Recurring FTO vs. One Time FTO – What you should go for?
During the course of the past decade, We have worked with various IP counsels, and figured that their strategy towards freedom to operate search can be classified into two major categories –
- Those who prefer to get FTO studies conducted multiple times as the product and its features evolve during the research and product development cycle,
- Those who like to get this study conducted only once in the lifetime of the product development cycle.
Now, based on the data gathered from the last 6 years of the FTO searches performed by us, we observed a pattern where we saw an increase in the number of IP counsels coming back to us for tracking the new developments/patent publications.
One Time FTO Vs. Recurring FTO – How Counsels Choose one over another?
It made us ponder about the factors that influence their strategy to choose one option over another. To find answers, we held discussions with different IP counsels to understand their thought behind their strategy. We found majorly two reasons that influence their strategy for picking one type of FTO over another –
1. The Time period of Research and Commercialization of Product
There are few products or features that have shorter research time and take less time to reach a market, let’s say 8-10 months. For such products, a one-time FTO study is sufficient as not many patents are expected to publish in that short timeframe and risk is low. However, for the products or features where the product development cycle is large, they prefer to keep a watch or get updates on the FTO study. Such updates help the R&D teams match the pace with the recent developments happening in the industry, the changing market trends and have better control of their freedom to operate.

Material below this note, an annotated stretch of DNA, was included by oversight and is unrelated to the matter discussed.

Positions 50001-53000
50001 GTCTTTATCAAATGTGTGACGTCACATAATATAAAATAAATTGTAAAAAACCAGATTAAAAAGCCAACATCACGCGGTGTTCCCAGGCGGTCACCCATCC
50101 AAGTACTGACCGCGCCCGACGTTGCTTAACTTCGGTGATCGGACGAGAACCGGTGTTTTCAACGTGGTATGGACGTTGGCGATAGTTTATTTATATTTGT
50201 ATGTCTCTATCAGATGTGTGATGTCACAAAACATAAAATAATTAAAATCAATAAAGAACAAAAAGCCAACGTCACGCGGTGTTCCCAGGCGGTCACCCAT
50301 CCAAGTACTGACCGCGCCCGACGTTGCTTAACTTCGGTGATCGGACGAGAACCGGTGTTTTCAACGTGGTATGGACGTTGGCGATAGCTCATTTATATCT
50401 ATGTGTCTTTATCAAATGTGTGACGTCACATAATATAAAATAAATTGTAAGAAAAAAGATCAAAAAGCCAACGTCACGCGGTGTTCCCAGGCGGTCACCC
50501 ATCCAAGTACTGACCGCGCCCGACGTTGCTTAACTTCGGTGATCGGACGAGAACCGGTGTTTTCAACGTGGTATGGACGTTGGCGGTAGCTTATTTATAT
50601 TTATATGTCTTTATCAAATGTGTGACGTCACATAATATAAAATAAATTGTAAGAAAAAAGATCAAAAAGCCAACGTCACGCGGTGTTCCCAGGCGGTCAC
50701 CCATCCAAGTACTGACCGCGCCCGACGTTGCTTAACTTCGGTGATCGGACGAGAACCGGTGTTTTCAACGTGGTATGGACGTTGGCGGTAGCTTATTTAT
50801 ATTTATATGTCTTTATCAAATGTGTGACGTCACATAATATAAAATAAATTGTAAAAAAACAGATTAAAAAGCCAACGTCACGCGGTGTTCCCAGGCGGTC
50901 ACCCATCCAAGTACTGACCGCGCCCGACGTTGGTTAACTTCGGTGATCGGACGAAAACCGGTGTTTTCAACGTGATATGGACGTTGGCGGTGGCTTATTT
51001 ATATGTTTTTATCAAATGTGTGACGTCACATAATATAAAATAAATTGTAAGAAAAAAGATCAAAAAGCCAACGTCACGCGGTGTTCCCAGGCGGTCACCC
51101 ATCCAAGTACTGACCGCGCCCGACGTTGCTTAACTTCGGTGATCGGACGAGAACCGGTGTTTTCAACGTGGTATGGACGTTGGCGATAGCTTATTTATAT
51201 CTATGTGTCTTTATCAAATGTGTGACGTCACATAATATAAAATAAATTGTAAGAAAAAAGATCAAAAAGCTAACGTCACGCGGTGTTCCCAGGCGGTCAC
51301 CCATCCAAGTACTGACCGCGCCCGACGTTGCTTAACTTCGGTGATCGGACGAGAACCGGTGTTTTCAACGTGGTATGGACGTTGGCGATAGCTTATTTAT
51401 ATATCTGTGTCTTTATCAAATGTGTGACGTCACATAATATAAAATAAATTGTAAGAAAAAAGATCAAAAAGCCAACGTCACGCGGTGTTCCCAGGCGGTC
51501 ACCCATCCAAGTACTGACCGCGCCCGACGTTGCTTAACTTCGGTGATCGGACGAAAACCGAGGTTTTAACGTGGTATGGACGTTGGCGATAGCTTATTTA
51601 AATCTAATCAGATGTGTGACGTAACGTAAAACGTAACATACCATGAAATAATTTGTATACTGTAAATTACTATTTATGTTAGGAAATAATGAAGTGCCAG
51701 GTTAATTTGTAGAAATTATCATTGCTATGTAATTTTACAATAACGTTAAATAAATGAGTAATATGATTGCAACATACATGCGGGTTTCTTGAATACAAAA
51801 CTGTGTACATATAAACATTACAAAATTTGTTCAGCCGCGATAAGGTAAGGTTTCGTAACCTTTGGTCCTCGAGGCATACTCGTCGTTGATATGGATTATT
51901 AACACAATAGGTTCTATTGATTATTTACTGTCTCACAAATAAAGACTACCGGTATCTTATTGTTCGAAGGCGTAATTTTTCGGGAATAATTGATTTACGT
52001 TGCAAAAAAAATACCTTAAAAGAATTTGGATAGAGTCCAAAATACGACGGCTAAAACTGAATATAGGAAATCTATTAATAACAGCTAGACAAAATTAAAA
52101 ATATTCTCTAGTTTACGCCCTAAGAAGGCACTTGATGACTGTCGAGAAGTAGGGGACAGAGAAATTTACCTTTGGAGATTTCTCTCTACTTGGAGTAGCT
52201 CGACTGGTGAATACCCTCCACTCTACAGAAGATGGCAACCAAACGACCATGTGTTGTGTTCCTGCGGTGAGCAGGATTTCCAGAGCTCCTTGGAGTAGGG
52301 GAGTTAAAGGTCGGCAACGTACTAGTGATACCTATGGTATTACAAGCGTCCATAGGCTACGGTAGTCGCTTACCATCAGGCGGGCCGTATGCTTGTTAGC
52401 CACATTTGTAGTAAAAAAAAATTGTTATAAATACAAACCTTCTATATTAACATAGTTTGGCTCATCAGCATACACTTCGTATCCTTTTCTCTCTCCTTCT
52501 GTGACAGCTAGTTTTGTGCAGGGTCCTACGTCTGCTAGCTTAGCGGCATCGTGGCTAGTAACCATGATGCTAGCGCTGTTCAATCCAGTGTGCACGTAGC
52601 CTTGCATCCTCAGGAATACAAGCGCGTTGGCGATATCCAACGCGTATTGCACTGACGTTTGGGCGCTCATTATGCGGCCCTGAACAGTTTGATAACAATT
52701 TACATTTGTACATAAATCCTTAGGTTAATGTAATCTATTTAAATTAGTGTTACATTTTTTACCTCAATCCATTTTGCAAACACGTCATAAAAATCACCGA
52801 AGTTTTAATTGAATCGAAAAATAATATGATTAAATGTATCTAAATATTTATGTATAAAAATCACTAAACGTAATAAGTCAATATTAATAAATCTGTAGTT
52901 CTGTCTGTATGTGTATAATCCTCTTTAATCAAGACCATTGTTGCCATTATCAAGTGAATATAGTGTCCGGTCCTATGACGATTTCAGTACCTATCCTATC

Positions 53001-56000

2. Close coordination/communication between the R&D team and IP Counsel
This is another important parameter that according to counsels affects their strategy.
In some companies, there is very close coordination between the R&D team and the IP team. We figured that close collaboration is a result of the company’s culture rather than the type of product the company develops or the domain it operates in.
In such an environment where teams often keep on discussing the possibility of new features or application of features in different application areas or expansion of their products by combining some features etc., Counsels prefer to get updates on the FTO studies. They go for FTO landscape analysis where their purpose gets solved in the best possible manner.
If you are wondering what FTO landscapes are, our TL: DR version is: “They are one of the best ways to optimize Freedom to Operate Searches.” BTW, if you want to know more about them you can read it in detail here – FTO Inspired Landscapes – Something every counsel ought to know about.